Project News

E.g., Jan 2021

High Schoolers Welcomed At ASU's Project Humanities Fresh faces, new perspectives aid in the initiative

High Schoolers Welcomed At ASU's Project Humanities Fresh faces, new perspectives aid in the initiative

Source: ARIZONA INFORMANT Date: Wednesday, June 27, 2018

While it's common to hear adults mocking millennials behavior and interest, there are young people doing what they can make this world a better place and to support a greater good.

Humanity 101 with Dr. Neal Lester - updated!

Source: Anchor Date: Wednesday, June 20, 2018

An episode of Add Your 2 Cents l politics

Starbucks raises issues about young black males and racial bias

Source: Ahwatukee Foothills News Date: Thursday, May 3, 2018

Everyone has bias; this reality is neither good nor bad. How bias connects with power and authority begets racism. Racism is messy, and anti-black bias in America is alive and well, even at Starbucks. That Starbucks is now lining up “racial bias training” for hundreds of store employees across the country as a response to the recently documented racial profiling incident in Philadelphia is curious.

‘Putting out a fire’: Racial-bias experts say Starbucks training is only a start

Source: AZCentral Date: Tuesday, April 17, 2018

Starbucks on Tuesday said it will close its more than 8,000 company-owned U.S. stores, including those in Arizona, for the afternoon of May 29 to conduct racial-bias training. The effort is designed to prevent discrimination following the Thursday arrests of two African-American men at a Philadelphia location.

Hip-hop is not a justification for using the N-word

Source: Spartan Daily Date: Wednesday, February 7, 2018

Black culture is constantly being used, abused and appropriated. Its beauty and uniqueness cause frenzies because its essence is unmatched. Hip-hop and rap are cornerstones of black culture. Both genres are testaments to the love, pain and joys of life.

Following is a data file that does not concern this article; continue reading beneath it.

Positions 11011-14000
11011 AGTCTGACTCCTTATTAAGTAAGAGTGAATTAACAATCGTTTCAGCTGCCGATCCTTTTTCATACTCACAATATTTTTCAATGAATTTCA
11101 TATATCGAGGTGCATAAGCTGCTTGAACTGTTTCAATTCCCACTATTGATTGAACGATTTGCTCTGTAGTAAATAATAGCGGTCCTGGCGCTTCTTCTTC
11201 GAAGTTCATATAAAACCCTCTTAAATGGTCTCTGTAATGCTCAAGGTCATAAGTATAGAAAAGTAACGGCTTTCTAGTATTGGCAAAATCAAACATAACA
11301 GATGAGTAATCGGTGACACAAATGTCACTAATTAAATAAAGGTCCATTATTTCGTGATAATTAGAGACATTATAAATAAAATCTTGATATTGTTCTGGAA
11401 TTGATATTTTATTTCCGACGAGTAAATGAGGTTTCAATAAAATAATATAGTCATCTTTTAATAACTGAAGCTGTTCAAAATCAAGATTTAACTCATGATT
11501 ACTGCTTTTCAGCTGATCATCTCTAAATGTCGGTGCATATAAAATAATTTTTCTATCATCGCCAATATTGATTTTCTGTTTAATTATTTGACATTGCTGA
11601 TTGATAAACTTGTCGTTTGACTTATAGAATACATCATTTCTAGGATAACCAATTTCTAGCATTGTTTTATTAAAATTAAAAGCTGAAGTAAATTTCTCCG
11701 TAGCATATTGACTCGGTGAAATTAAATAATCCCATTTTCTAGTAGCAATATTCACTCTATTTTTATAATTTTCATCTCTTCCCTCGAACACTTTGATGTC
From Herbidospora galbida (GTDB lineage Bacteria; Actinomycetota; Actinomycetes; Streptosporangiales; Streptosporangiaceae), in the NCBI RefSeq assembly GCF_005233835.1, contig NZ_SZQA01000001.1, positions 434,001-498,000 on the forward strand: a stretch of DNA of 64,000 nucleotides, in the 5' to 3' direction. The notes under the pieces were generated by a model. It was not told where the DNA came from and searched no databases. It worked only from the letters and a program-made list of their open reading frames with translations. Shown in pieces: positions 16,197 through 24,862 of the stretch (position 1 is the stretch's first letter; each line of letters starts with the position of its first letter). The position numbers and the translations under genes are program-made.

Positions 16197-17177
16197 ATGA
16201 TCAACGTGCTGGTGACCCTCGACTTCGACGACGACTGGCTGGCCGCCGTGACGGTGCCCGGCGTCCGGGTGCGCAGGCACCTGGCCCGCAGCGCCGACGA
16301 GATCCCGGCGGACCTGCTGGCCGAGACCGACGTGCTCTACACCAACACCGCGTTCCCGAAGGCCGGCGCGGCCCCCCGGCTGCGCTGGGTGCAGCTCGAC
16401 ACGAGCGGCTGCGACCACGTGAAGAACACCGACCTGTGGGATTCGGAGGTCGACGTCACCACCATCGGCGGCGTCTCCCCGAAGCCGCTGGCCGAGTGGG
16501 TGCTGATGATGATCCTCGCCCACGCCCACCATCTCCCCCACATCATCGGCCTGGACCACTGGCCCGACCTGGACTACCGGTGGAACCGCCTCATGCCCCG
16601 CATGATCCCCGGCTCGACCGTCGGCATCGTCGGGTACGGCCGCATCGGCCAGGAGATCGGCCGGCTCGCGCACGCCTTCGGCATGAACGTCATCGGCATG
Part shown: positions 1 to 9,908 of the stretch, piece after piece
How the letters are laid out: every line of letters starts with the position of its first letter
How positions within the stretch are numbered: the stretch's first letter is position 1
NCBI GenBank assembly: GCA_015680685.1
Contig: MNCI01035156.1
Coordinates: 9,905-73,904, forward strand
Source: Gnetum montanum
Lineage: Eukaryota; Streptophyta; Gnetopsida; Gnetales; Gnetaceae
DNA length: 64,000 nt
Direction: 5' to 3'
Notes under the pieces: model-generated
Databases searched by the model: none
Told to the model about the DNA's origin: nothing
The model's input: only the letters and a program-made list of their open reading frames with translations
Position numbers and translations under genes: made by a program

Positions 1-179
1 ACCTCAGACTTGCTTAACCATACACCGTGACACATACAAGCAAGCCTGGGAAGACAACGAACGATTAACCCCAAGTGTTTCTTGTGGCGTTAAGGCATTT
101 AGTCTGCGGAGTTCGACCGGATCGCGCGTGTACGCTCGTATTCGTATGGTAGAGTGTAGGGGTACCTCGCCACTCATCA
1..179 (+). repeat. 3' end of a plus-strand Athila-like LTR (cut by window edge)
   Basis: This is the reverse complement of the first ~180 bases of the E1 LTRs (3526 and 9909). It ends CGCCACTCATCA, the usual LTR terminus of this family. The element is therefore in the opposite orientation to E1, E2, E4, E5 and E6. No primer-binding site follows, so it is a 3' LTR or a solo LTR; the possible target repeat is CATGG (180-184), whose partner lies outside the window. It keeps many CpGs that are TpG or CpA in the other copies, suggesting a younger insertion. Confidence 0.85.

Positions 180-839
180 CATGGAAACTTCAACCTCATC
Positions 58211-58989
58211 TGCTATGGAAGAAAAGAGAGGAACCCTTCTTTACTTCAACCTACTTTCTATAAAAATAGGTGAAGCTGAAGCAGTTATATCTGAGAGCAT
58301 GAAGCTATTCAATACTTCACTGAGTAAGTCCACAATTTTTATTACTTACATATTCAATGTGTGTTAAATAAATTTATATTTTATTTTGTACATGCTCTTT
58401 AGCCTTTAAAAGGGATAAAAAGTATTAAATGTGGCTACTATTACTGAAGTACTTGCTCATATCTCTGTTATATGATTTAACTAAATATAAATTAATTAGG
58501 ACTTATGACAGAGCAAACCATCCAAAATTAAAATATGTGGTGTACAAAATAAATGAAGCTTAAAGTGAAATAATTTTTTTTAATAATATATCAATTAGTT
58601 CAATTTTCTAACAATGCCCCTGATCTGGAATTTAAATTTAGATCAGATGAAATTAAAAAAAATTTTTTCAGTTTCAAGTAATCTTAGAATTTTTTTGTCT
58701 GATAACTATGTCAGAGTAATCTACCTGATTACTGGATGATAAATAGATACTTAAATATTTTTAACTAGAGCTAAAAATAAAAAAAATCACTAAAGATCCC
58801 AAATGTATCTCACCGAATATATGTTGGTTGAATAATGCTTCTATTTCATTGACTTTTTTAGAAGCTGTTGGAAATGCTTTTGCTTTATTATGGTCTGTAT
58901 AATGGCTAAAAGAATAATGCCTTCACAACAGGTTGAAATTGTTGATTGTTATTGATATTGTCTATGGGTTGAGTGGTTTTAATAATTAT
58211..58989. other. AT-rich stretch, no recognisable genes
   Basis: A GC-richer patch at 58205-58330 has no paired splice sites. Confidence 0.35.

Black Lives Matter: Philadelphia Super Bowl Riots Reaction ‘Glaring Example of White Privilege’

Source: Yahoo News Date: Monday, February 5, 2018

In the aftermath of the chaos that erupted in Philadelphia as Eagles fans tore through the streets celebrating their Super Bowl victory, many could not help but notice the difference in how the public and officials reacted to riots by fans compared to those prompted by civil unrest. 

ASU conversation series gets students talking about religious misconceptions

Source: The State Press Date: Thursday, February 1, 2018

Students of different faiths and cultures are able to come together through the many different interfaith initiatives that ASU offers. One of these, Dispelling the Myths: Religious Doctrine and Religious Dogma, is a series of public conversations hosted by Project Humanities that aims to encourage community building among people of different faiths. “We hope (Dispelling the Myths) will be a place where people can be honest about their misconceptions,” said Neal Lester, director of Project Humanities.

ASU Project Humanities hosts second installment of 'Aridity and the Desert'

Source: ASUNow Date: Tuesday, January 30, 2018

It almost sounds like the start of a joke: How do you get a staunch Republican and a left-leaning Democrat to have a civil conversation about Arizona politics? Sit ’em down for a meal. “It’s hard to be uncivil when you’re having a meal with someone,” said Neal A. Lester, founding director of Arizona State University's Project Humanities and Foundation Professor of English. “Bringing people together around a meal has the potential to make conversation easier to have, especially surrounding politics.”

An MLK day not nearly enough, honored prof says

Source: Ahwatukee Foothills News Date: Tuesday, January 16, 2018

Ahwatukee Professor Neal Lester will be honored in two separate celebrations of Martin Luther King Jr., but he's more than a little wistful about all the memorials that will be taking place in advance of and on the slain civil rights leader's birthday Monday.

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A Look at the History of MLK Day in Arizona

Source: KTAR News Date: Monday, January 15, 2018

THE HOLIDAY HONORING MARTIN LUTHER KINK JR. HAS HAD A BUMPY HISTORY IN ARIZONA. WE EXAMINE THAT HISTORY AND TALK TO DR. NEAL LESTER (DIRECTOR ASU PROJECT HUMANITY) ABOUT THE RISE OF PROTESTS THROUGH SOCIAL MEDIA AND IF THERE HAS BEEN ANY PROGRESS SINCE MLK WAS APROVED IN ARIZONA.

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